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The Changing Demography of America's Families
Jay D. Teachman, Lucky M. Tedrow and Kyle D. Crowder
Journal of Marriage and Family
Vol. 62, No. 4 (Nov., 2000), pp. 1234-1246
Published by: National Council on Family Relations
Stable URL: http://www.jstor.org/stable/1566733
Page Count: 13
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We use data from a variety of sources to describe recent dramatic changes in the composition, economic stability, and diversity of American families. The declining prevalence of early marriage, increasing level of marital dissolution, and growing tendency to never marry, especially among some racial and ethnic groups, reflect changes in the relative economic prospects of men and women and support the conclusion that marriage is becoming less valued as a source of economic stability. These developments also imply that relatively more children are born outside of marriage, spend at least part of their childhood in a single-parent household, and endure multiple changes in family composition. Paralleling these trends have been sharp changes in the economic stability of families, characterized most notably by a growing importance of women's income and increasing economic inequality among American families.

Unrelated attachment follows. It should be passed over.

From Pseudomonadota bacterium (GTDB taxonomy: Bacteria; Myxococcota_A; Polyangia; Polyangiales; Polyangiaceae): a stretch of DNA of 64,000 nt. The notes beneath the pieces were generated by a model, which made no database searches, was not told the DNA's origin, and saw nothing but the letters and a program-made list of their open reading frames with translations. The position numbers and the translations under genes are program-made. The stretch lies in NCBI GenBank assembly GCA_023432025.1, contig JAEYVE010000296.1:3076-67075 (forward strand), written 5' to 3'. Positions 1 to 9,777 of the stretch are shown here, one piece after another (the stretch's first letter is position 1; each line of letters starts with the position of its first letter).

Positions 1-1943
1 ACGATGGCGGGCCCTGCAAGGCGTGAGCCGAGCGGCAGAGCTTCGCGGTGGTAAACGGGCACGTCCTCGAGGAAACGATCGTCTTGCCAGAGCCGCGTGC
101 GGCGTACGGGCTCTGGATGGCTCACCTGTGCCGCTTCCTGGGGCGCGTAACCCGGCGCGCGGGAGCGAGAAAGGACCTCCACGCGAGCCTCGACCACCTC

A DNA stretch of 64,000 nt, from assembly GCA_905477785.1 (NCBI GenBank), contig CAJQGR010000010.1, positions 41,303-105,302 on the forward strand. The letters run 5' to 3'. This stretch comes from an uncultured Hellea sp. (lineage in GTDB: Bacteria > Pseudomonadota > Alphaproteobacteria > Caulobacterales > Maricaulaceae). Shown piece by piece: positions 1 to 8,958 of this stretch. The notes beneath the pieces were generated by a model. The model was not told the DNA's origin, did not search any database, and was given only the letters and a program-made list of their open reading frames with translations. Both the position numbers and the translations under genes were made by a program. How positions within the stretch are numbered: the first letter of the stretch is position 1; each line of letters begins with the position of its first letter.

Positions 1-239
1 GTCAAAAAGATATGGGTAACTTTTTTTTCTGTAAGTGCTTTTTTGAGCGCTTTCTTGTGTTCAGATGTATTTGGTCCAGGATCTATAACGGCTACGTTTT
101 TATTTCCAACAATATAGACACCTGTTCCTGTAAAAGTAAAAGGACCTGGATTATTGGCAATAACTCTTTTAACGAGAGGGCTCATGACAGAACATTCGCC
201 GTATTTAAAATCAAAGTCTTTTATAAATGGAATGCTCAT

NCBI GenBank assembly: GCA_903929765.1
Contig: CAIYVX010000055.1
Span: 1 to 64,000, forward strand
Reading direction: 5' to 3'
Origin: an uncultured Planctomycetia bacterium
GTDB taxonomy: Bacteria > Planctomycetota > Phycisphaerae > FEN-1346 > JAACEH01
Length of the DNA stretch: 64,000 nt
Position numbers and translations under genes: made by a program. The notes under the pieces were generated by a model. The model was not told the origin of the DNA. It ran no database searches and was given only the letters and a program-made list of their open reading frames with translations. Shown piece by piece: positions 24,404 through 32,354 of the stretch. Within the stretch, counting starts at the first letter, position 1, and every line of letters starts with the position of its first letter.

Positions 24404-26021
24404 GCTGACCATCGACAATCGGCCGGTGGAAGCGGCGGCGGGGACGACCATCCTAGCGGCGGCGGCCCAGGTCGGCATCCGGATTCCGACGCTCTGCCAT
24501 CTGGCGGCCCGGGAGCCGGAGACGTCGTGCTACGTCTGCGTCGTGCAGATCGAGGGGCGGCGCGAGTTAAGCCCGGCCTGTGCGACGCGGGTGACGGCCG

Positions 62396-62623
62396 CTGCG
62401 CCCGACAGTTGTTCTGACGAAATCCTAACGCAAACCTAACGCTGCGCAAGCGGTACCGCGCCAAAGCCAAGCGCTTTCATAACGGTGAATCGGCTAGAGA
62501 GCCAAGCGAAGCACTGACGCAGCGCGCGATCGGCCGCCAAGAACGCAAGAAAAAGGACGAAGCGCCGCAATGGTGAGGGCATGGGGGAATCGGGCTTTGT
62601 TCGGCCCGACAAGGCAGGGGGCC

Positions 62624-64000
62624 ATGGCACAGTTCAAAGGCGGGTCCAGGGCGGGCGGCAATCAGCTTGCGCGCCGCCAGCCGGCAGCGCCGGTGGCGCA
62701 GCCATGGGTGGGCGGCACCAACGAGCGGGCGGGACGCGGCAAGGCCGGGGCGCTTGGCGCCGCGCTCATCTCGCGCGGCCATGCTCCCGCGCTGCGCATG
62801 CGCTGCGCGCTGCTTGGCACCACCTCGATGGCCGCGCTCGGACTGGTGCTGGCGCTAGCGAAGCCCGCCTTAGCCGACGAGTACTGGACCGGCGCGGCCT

Journal of Marriage and Family © 2000 National Council on Family Relations